If we’re going to address our most pressing problems, the ones that pose existential threats either to our form of government or humanity as whole, we need leaders to emerge who are willing to take the fight to the extremes, pushing back against interest groups that insist on shaping failing legislation. This burden falls on Democrats because the GOP is too beholden to Trumpists. Until Republicans can defeat the cult of personality that inhabits the party, they won’t be able to build a broad center. Democrats just need to stand up to the interest groups that fund their campaigns. 

A majority of Americans believe that climate change is real and caused by human activity and the government is doing too little to address it. Large majorities support investments in development of wind, solar, and hydrogen while narrow majorities support nuclear energy.

They think abortion should be legal but also believe that it’s an unfortunate procedure that should be regulated. 

They believe that we need common sense gun control, including strict regulation of assault weapons and high capacity clips, but they also believe that they should have the ability to own guns for self-protection and sporting. 

They are very concerned about overly aggressive law enforcement but they overwhelmingly support the police. 

They support better pay and benefits, like raising the minimum wage and improved access to health care, but they also don’t want burdens on businesses that would hamper their ability to thrive.

They support the right of gay people to marry.

They believe that women give birth and men don’t, even if they oppose discrimination against transgender people.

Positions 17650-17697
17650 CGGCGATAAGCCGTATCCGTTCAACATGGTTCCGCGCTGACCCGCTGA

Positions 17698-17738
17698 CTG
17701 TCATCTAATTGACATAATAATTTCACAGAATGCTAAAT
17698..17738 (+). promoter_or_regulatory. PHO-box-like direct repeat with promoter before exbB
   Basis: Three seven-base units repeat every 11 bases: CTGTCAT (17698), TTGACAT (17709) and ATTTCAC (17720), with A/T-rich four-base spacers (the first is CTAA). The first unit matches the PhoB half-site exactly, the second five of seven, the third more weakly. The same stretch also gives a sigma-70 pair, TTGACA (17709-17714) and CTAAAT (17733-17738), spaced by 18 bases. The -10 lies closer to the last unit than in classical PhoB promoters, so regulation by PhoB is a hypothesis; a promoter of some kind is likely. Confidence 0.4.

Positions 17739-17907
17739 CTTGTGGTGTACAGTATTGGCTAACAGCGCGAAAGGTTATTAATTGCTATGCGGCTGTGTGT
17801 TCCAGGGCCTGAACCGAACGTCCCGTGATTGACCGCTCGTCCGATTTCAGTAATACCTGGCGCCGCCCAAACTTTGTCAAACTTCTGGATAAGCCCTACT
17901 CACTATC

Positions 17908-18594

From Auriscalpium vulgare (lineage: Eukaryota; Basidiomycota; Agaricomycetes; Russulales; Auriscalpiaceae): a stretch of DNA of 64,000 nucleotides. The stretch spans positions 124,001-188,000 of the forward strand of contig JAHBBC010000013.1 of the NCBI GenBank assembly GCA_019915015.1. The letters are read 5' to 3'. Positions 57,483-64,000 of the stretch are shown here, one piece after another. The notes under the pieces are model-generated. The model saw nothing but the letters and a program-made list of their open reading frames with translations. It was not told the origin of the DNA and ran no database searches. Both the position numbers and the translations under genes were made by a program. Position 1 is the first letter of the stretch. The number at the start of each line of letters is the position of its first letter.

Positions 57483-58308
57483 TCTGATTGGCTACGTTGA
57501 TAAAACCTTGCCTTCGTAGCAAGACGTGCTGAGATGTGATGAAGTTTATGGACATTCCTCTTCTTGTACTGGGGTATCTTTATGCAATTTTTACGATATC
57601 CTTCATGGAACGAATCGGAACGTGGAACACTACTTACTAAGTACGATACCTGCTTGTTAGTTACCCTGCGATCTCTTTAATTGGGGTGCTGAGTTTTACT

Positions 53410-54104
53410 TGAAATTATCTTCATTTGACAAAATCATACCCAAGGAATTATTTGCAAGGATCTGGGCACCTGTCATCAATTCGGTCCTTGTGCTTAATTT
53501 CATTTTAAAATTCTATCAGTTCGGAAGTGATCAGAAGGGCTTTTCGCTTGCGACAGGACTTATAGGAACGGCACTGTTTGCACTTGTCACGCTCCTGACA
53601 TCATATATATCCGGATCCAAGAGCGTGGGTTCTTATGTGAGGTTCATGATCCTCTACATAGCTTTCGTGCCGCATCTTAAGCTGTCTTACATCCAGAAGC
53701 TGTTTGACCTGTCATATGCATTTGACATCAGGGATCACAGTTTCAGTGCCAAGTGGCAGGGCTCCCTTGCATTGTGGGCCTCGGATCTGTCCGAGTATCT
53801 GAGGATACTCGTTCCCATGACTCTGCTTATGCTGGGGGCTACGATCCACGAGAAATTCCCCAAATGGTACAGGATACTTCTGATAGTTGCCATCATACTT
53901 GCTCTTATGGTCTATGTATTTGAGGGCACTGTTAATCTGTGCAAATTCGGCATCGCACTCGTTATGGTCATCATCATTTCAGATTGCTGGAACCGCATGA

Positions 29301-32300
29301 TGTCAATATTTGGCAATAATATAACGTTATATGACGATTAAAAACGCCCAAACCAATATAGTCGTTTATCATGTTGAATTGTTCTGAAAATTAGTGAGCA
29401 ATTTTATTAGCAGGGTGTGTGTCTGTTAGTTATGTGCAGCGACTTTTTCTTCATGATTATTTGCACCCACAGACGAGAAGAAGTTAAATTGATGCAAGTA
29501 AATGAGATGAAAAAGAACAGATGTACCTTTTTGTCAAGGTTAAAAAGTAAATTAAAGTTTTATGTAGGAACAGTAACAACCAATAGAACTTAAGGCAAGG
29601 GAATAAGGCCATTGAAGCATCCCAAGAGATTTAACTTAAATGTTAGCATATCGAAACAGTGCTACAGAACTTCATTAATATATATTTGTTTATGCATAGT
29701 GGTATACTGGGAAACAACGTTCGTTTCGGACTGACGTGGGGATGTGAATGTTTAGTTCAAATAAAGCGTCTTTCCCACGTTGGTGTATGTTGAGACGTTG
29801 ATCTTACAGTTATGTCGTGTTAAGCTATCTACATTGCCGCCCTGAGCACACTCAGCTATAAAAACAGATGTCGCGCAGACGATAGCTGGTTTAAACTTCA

They want their kids to learn an honest history of race in America, but they don’t want their children taught that White people are villains or that our country as a whole is racist and evil.  

Certainly there’s more, but those are most of the hot button issues of the day. Surely, some Democrat could shape those sentiments into a coherent agenda that appeals to more people than just the base. 


  1. Larry Mason

    Next time you travel I suggest that you listen to the novel “Invisible Hand” free to read or listen to at There are no ads. It describes an alternate history of the US with one small but vital change. It’s really optimistic about bringing us together and it’s an idea you will find to be quite new.

  2. Rick High

    The middle has about 2 presidential election cycles to gain control of American politics or American democracy will be in peril. The left or right fringes only care about their uncompromising agendas and would rather destroy America than not get their way.

  3. Andy Stevens

    When one speaks of high capacity “clips” one realizes we’re dealing with an uneducated anti-gun zealot and considers the rest of the agenda messaging to be more of the same.

    • Steve Harrison

      Andy, my sweet 16 only holds 3 shells. The first is birdshot as a painful warning, the next two are plugs that you don’t walk away from. That’s all anybody needs for personal defense.

  4. Matthew Eisley

    I doubt we’ll make much progress without redistricting reform that results in more competitive elections. Partisan gerrymandering makes almost everything else worse. We should start there, IMO, then tackle campaign finance reform.

    • Tango2zero

      I think you’ve got a solid foundation of reform. I’d change up the order however. First and foremost, we’ve got to get the money out of politics. Remove the money, you remove the biased influence and it ceases to be government of the few and privileged. Politicians then become beholden to the people rather than corporations and deep pockets donors.

      Until we remove the ability of the few to buy the will and votes of the morally corrupt, I fear democracy may become another closed end mutation of what might have been.

Related Posts


Get the latest posts from PoliticsNC delivered right to your inbox!

You have Successfully Subscribed!